Meissen figure of a boy in costume
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- Created Date
- ca 1765-1770
TITLE: Meissen figure of a boy in costume
MAKER: Meissen Manufactory
PHYSICAL DESCRIPTION: ceramic, porcelain, hard paste (overall material)
MEASUREMENTS: 4¾" 12.1 cm.
OBJECT NAME: Figure
PLACE MADE: Meissen, Saxony, Germany
DATE MADE: 1765-1770
SUBJECT: The Hans Syz Collection
Industry and Manufacturing
CREDIT LINE: Hans C. Syz Collection
ID NUMBER: 1987.0896.31
COLLECTOR/ DONOR: 131
(DATA SOURCE: National Museum of American History, Kenneth E. Behring Center)
MARKS: Crossed swords in underglaze blue.
PURCHASED FROM: Adolf Beckhardt, The Art Exchange, New York, 1942.
This figure is from the Smithsonian’s Hans Syz Collection of Meissen Porcelain. Dr. Syz (1894-1991) began his collection in the early years of World War II, when he purchased eighteenth-century Meissen table wares from the Art Exchange run by the New York dealer Adolf Beckhardt (1889-1962). Dr. Syz, a Swiss immigrant to the United States, collected Meissen porcelain while engaged in a professional career in psychiatry and the research of human behavior. He believed that cultural artifacts have an important role to play in enhancing our awareness and understanding of human creativity and its communication among peoples. His collection grew to represent this conviction.
The invention of Meissen porcelain, declared over three hundred years ago early in 1709, was a collective achievement that represents an early modern precursor to industrial chemistry and materials science. The porcelains we see in our museum collections, made in the small town of Meissen in Germany, were the result of an intense period of empirical research. Generally associated with artistic achievement of a high order, Meissen porcelain was also a technological achievement in the development of inorganic, non-metallic materials.
Several figures of children representing characters in the Italian Comedy appeared in 1765, some of them modeled by Johann Joachim Kaendler (1706-1775)in the 1750s before the Seven Years War (1756-1763), then remodeled and repaired after the war by the new modeler from France, Michel Victor Acier(1736-1799), who joined Meissen in 1764. This figure represents the Italian Comedy character Scaramouche, although not in the black clothing traditionally worn by this rogue portrayed as an untrustworthy gentleman’s servant prone to get himself into trouble and extricating himself by landing someone entirely innocent in his predicament. In print sources Scaramouche frequently appears as a musician or a dancer, and the figure here is one of many child subjects that represent dancing.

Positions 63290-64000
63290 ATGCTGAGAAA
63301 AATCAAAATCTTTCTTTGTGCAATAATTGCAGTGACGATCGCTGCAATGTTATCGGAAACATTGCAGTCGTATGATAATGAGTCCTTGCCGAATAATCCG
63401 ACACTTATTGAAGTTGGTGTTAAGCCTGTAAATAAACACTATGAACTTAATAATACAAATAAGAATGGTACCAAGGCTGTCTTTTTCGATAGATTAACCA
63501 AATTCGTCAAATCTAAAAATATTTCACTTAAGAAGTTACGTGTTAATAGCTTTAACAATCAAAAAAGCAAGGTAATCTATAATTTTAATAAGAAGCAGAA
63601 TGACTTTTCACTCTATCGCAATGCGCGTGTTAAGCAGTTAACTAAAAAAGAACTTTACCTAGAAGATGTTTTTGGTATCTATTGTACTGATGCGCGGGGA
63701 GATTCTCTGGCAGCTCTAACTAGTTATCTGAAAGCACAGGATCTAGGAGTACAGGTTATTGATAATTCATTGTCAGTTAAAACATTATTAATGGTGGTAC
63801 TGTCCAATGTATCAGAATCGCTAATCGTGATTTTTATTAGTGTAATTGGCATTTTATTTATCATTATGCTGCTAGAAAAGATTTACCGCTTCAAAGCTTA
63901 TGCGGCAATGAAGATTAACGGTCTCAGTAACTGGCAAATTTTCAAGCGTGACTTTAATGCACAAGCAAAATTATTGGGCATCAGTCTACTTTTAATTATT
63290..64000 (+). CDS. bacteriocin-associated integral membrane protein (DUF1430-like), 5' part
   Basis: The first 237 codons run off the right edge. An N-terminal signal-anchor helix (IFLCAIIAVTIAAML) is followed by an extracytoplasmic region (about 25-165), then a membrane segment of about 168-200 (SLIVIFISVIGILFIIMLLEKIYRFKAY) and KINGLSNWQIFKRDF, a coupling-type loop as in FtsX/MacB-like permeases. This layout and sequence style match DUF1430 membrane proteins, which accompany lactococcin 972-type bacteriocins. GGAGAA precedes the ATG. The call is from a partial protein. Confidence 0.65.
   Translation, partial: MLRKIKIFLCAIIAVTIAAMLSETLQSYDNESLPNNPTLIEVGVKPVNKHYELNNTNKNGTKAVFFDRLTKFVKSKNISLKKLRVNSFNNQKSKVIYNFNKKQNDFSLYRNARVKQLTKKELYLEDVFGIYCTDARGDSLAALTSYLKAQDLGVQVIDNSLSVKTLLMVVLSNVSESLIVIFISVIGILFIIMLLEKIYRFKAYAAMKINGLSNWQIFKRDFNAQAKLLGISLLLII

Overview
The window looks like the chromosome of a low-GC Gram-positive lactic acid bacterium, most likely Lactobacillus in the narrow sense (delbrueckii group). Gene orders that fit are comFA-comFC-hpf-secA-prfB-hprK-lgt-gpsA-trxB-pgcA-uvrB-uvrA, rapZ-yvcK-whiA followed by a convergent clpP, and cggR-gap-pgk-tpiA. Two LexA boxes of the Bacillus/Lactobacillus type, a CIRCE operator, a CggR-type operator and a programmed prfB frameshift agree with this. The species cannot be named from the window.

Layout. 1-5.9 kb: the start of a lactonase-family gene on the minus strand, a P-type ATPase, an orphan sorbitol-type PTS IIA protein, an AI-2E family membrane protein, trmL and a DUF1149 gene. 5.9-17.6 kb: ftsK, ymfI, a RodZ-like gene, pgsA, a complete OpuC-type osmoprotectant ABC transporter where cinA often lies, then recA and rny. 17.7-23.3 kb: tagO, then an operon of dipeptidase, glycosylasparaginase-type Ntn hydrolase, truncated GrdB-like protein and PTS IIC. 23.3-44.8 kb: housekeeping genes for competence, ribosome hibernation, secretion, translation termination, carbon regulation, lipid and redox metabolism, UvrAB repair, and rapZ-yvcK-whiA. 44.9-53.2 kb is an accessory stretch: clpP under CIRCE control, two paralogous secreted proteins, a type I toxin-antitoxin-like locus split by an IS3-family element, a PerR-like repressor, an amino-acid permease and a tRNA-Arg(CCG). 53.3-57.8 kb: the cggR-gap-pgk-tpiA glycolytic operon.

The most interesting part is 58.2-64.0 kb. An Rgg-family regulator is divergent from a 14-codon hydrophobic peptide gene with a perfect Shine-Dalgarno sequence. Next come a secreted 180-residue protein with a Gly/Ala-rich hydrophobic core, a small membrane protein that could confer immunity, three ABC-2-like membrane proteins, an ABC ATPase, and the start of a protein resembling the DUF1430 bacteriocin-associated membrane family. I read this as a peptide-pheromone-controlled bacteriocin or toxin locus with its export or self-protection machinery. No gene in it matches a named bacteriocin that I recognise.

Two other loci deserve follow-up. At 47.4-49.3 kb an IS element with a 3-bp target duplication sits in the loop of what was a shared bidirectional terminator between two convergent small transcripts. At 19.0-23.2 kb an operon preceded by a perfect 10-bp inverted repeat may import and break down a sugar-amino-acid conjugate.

Many of the child figures are diminutive versions of adult subjects, especially gardeners, earlier modeled by Kaendler and again retouched and repaired by Acier in the 1760s. Child musicians, vintners and street traders (see the pastry seller 1993.447.03), children dressed in the Turkish style (see 1992.0427.16), children dancing (see 1992.0427.09), are common themes. Drawings by, and engravings after, the French painter François Boucher, were the models for many of the child figures, especially the pastoral subjects and flower girls.
Meissen figures and figure groups are usually sculpted in special modeling clay and then cut carefully into separate pieces from which individual molds are made. Porcelain clay is then pressed into the molds and the whole figure or group reassembled to its original form, a process requiring great care and skill. The piece is then dried thoroughly before firing in the kiln. In the production of complex figure groups the work is arduous and requires the making of many molds from the original model.
The figure is painted in overglaze enamel colors.
On the modeling and molding process still practiced today at Meissen see Alfred Ziffer, “‘…skillfully made ready for moulding…’ The Work of Johann Joachim Kaendler” in Pietsch, U., Banz, C., 2010, Triumph of the Blue Swords: Meissen Porcelain for Aristocracy and Bourgeoisie 1710-1815, pp.61-67.
On the Italian Comedy figures see Meredith Chilton, 2001, Harlequin Unmasked: The Commedia dell’Arte and Porcelain Sculpture,.
Hans Syz, J. Jefferson Miller II, Rainer Rückert, 1979, Catalogue of the Hans Syz Collection: Meissen Porcelain and Hausmalerei, pp. 466-467.
Currently not on view
- Meissen Manufactory
- Chicago citation style
- Meissen Manufactory. Meissen figure of a boy in costume. ca 1765-1770. Retrieved from the Digital Public Library of America, http://collections.si.edu/search/results.htm?q=record_ID%3Anmah_1406474&repo=DPLA. (Accessed December 17, 2018.)
- APA citation style
- Meissen Manufactory, (ca 1765-1770) Meissen figure of a boy in costume. Retrieved from the Digital Public Library of America, http://collections.si.edu/search/results.htm?q=record_ID%3Anmah_1406474&repo=DPLA
- MLA citation style
- Meissen Manufactory. Retrieved from the Digital Public Library of America <http://collections.si.edu/search/results.htm?q=record_ID%3Anmah_1406474&repo=DPLA>.